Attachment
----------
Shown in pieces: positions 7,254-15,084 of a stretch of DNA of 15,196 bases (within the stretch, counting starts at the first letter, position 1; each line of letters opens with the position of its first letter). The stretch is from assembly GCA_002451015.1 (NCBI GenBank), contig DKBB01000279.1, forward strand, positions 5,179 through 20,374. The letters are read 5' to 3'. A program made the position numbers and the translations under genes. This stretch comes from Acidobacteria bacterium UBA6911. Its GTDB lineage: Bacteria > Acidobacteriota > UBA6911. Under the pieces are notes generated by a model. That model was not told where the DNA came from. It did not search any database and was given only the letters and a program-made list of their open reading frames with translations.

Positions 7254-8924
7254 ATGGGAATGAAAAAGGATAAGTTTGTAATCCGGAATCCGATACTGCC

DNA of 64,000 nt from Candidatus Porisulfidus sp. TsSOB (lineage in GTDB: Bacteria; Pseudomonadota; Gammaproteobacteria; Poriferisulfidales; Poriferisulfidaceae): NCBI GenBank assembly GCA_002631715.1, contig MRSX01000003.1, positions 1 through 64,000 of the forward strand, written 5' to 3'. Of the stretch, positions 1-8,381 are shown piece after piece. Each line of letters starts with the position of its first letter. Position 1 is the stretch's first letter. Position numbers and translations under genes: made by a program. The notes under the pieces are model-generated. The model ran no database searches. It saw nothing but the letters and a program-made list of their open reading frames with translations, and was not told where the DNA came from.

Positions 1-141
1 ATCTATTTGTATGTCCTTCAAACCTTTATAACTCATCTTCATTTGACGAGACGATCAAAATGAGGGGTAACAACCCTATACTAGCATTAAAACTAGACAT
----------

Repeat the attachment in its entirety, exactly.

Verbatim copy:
Shown in pieces: positions 7,254-15,084 of a stretch of DNA of 15,196 bases (within the stretch, counting starts at the first letter, position 1; each line of letters opens with the position of its first letter). The stretch is from assembly GCA_002451015.1 (NCBI GenBank), contig DKBB01000279.1, forward strand, positions 5,179 through 20,374. The letters are read 5' to 3'. A program made the position numbers and the translations under genes. This stretch comes from Acidobacteria bacterium UBA6911. Its GTDB lineage: Bacteria > Acidobacteriota > UBA6911. Under the pieces are notes generated by a model. That model was not told where the DNA came from. It did not search any database and was given only the letters and a program-made list of their open reading frames with translations.

Positions 7254-8924
7254 ATGGGAATGAAAAAGGATAAGTTTGTAATCCGGAATCCGATACTGCC

DNA of 64,000 nt from Candidatus Porisulfidus sp. TsSOB (lineage in GTDB: Bacteria; Pseudomonadota; Gammaproteobacteria; Poriferisulfidales; Poriferisulfidaceae): NCBI GenBank assembly GCA_002631715.1, contig MRSX01000003.1, positions 1 through 64,000 of the forward strand, written 5' to 3'. Of the stretch, positions 1-8,381 are shown piece after piece. Each line of letters starts with the position of its first letter. Position 1 is the stretch's first letter. Position numbers and translations under genes: made by a program. The notes under the pieces are model-generated. The model ran no database searches. It saw nothing but the letters and a program-made list of their open reading frames with translations, and was not told where the DNA came from.

Positions 1-141
1 ATCTATTTGTATGTCCTTCAAACCTTTATAACTCATCTTCATTTGACGAGACGATCAAAATGAGGGGTAACAACCCTATACTAGCATTAAAACTAGACAT